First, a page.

How To: Make the Ultimate, Reusable Fruit Fly Trap
Ah...summertime. The pinnacle of the produce season means amazing things for your palette: sun-ripened fruit, homegrown vegetables, and fresh herbs for days.
Unfortunately, ripe produce also invites other guests to the flavor party: fruit flies. These little monsters (drosophilidae), with their big red eyes and kneejerk-wave inspiring flight patterns, aren't terribly harmful (they have a lifecycle of around ten days)...they're just really, really annoying. They tend to dig on ripe (or overripe) fruit, stale water, uncovered trashcans, etc.
But, even the cleanest homes can fall victim, especially those who buy organic-method or local farm raised produce, or have their own gardens and fruit trees. But, no worries, you can take them out overnight with about a minute of work.
1). Since we wanted to use and reuse our trap all summer, we opted for a Mason jar. If you don't keep any on hand, any food jar will do, or you can use a drinking glass, and a piece of plastic wrap as the lid.
2). Punch a series of holes in the lid using nail or awl. Make them big enough to allow the fly in, but not so big that it will be easy for them to escape.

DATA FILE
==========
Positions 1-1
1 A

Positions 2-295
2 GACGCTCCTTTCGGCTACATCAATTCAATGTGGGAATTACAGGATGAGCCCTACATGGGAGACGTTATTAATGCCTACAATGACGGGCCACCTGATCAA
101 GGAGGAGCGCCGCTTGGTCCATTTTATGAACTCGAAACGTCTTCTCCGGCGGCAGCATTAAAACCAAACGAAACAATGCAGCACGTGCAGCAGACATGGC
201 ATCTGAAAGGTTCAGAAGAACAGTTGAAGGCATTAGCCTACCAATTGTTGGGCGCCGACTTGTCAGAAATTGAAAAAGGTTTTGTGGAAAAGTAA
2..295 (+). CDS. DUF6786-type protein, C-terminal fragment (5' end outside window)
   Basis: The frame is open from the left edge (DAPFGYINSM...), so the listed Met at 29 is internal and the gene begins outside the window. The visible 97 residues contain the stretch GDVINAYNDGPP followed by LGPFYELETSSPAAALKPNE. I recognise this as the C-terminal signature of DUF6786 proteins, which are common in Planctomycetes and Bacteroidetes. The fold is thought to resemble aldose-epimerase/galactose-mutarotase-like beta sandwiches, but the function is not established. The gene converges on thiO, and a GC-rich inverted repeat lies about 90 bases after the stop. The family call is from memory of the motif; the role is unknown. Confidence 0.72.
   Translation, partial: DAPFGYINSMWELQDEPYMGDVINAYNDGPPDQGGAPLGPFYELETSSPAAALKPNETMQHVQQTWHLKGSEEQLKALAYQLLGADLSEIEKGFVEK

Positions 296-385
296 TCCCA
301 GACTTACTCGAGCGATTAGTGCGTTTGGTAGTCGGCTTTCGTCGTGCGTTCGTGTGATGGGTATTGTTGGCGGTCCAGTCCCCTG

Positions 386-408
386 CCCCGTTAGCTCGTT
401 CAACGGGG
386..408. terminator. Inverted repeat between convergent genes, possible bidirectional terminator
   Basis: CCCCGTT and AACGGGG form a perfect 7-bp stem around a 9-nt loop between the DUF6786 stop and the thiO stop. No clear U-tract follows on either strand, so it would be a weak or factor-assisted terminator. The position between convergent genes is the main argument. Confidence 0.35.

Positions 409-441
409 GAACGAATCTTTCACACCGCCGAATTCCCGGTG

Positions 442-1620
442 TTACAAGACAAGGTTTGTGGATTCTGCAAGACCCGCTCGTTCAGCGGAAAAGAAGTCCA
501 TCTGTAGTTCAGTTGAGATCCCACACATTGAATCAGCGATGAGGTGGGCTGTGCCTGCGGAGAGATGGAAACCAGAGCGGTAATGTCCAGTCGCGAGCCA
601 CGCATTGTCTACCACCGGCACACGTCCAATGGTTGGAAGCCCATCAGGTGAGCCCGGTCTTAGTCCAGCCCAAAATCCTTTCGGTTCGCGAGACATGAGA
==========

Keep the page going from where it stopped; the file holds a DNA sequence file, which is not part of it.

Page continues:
3). Fill the container with about a half cup of beer, or to whatever fills the container halfway. If you'd rather not use beer, try fruit juice or apple cider vinegar. (Though beer is more effective than the other options) Update: Adding a single drop of dishwashing liquid breaks the surface tension on the liquid, resulting in an immediate drown and no swarming around inside the trap. (Thanks, Mo!)
4). Screw on the lid, then take to the place where they flies are a-hovering...your fruit bowl, pantry, etc. Move any other sweet smelling things to a different location (like the refrigerator), making sure no fruit flies have hitched a ride.
5). Wait. Overnight, the flies will smell the beer, and eventually fly in. They'll hover around above the liquid, eventually falling in and drowning. Every few days, pour out the flies and some of the liquid, and add more to give it a fresh odor. Repeat as necessary.
View this article at Curbly - DIY Design Community »
McGee Plumbing A C & Heating
excessive hourly rates
Replaced a customer provided water heater in attic. Watch out for their ex... Read More
Published by tjbinno